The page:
At Burgaya the process to ensure sustainable and slow fashion is as follows:
You choose a design and choose to get it made in a standardsize or tailored for you.
In this way we ensure the best fit – and therefore the most use – of the garment.
All current and future collections are and will be made with organic fibers, harvested responsibly – or recycled textiles.
I always look for certifications and research the suppliers thoroughly.
The majority of textiles used for the newest collection good girl gone RIOT is made from organic cotton and all are dyed with biodegradable inks, with next to no use of water.
And there you go – slow, sustainable fashion.
We ensure minimum waste – as we don’t hold stock, and get textiles from suppliers with no minimum purchase requirements.
Apart from the abovementioned, the fabricsuppliers work with local water-waste managers and the fabricscraps or returned fabrics, are donated to designers or used as filling in furniture or isolation.
Sustainability is such a wide term. It concerns every aspect of a business – how you treat your employees, where you get your supplies from, clever design, down to the packaging and recycling in the stores.
That is why the focus at Burgaya is not only original design to make women feel empowered in their skin, but clever design and good craftsmanship.
We live in a world where everything is fastpaced – you can click home a poorlymade t-shirt in 2 days – you can even take fasttrack online degrees.
We are too busy and impatient, and it is hurting us mentally and our enviornment – it is not a sustainable way of living, and it is showing! Young people – the ones taking most advantage of this lifestyle – are proven to be more stressed and anxious than ever before!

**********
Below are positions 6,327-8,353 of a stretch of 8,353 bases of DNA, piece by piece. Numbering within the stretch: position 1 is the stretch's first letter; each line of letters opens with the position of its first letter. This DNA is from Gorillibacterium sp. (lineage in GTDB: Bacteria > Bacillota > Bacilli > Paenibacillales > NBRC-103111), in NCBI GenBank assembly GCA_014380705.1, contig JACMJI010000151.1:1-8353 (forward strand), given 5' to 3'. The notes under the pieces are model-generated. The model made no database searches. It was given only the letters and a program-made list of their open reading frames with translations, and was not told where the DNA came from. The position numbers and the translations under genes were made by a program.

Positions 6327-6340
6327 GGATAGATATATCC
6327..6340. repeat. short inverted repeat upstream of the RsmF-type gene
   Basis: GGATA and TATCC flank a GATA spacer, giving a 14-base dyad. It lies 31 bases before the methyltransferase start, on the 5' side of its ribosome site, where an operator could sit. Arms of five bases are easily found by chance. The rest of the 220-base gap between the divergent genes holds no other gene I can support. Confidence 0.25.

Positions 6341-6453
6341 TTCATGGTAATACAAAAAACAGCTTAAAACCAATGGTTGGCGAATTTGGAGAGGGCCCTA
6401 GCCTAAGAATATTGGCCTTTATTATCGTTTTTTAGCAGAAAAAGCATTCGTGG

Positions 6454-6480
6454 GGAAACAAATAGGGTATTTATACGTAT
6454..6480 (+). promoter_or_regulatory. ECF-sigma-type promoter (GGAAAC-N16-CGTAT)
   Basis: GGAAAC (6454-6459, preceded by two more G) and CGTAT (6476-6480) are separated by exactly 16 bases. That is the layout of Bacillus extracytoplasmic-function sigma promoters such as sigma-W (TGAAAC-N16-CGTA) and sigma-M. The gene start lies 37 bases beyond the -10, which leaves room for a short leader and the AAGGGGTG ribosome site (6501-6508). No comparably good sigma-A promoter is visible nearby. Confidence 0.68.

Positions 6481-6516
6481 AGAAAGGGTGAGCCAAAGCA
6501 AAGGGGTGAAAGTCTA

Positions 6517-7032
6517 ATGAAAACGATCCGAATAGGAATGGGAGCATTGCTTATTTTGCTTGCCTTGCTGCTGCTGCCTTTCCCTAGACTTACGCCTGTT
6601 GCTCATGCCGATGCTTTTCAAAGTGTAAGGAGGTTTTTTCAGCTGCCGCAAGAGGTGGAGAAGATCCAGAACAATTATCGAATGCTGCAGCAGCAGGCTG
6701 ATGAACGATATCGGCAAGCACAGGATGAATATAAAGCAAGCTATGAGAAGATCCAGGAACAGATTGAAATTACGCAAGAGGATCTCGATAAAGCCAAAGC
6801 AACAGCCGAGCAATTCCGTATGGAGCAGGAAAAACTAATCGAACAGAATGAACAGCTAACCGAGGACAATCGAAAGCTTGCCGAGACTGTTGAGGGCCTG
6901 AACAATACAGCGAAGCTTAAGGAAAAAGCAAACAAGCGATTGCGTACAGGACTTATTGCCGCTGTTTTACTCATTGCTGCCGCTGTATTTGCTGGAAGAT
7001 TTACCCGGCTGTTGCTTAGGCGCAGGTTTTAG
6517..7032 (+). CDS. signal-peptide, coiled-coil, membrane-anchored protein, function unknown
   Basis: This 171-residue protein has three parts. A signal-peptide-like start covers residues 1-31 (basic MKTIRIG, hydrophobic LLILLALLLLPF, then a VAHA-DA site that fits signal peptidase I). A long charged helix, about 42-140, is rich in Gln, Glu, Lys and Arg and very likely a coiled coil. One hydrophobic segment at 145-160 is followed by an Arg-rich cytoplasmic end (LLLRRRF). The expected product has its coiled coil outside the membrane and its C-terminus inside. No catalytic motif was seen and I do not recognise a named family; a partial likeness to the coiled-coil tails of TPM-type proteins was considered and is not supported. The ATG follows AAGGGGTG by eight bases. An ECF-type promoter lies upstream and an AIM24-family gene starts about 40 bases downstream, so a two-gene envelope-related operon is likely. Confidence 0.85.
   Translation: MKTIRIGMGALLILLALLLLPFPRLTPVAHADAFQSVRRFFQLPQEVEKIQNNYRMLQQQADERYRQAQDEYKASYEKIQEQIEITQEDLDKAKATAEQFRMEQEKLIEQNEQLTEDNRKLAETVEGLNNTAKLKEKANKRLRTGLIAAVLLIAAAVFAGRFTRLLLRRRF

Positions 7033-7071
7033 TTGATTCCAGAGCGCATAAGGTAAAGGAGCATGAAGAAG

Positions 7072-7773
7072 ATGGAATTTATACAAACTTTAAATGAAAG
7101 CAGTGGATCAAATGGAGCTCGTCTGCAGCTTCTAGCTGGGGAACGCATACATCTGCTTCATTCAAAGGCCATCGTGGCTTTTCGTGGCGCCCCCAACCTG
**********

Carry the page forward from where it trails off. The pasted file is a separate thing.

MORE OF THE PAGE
We need to go back to appreciating the fruits of hard work and teach the young generations that it pays off in the long term and get away from the addiction to instant gratification.
Hard work pays off and can always be seen in the final product.
Good craftmanship lasts. Clever design lasts.
We just forgot how it feels like to wear a perfectly fittet garment. If the garment is well made, it will last through many washings and wears. If the garment is designed in a clever manner, it will last through years.
We need clothing that can be put together in different ways for different occasions – hot and cold weather. Clothing that can easily be tailored years after the purchase to fit into your current taste.
And that is Burgaya’s mission.
This term is used to describe the human rights in the production of the fabrics and garments.
Examples of this could be; is their equipment safe? Do they get paid fairly? Do they work with harmfull chemicals? Are they insured properly? Do they have an active role in promoting a good development in the local communities? And so on..
Here we are talking about the enviornmental impact of the production.
Do they handle chemicals properly, in order to not polute the surrounding groundwater? How much water is used for production? What about microplastic from the artificially made fabrics?
This concerns the production of the actual garment, and is the opposite of fast fashion, which is fashion, produced quickly, cheap and in big quantities, and the brands doing this, often constantly release new collections – in oppose to slow fashion-houses who might just release two collections a year. Often pieces are handmade and of better quality than in fast fashion-houses.
There are also four stages to consider when thinking of fabrics:
1. The origin of the raw material – fx the growing of cotton, where lots of water and pesticides are used – which affects both the local communities, the farmer, flora and fauna.
2. Textile production – fx how many chemicals are used to make plastic feel as soft as real fur?
3. Dyeing, printing, washing and finishing – the designing and making of the garments.
4. Use and reuse – this concerns how it upholds its condition while being used – maybe it releases microplastics while being washed? And how is it able to be recycled properly so it doesn’t end up in the landfill? Is it biodegradable?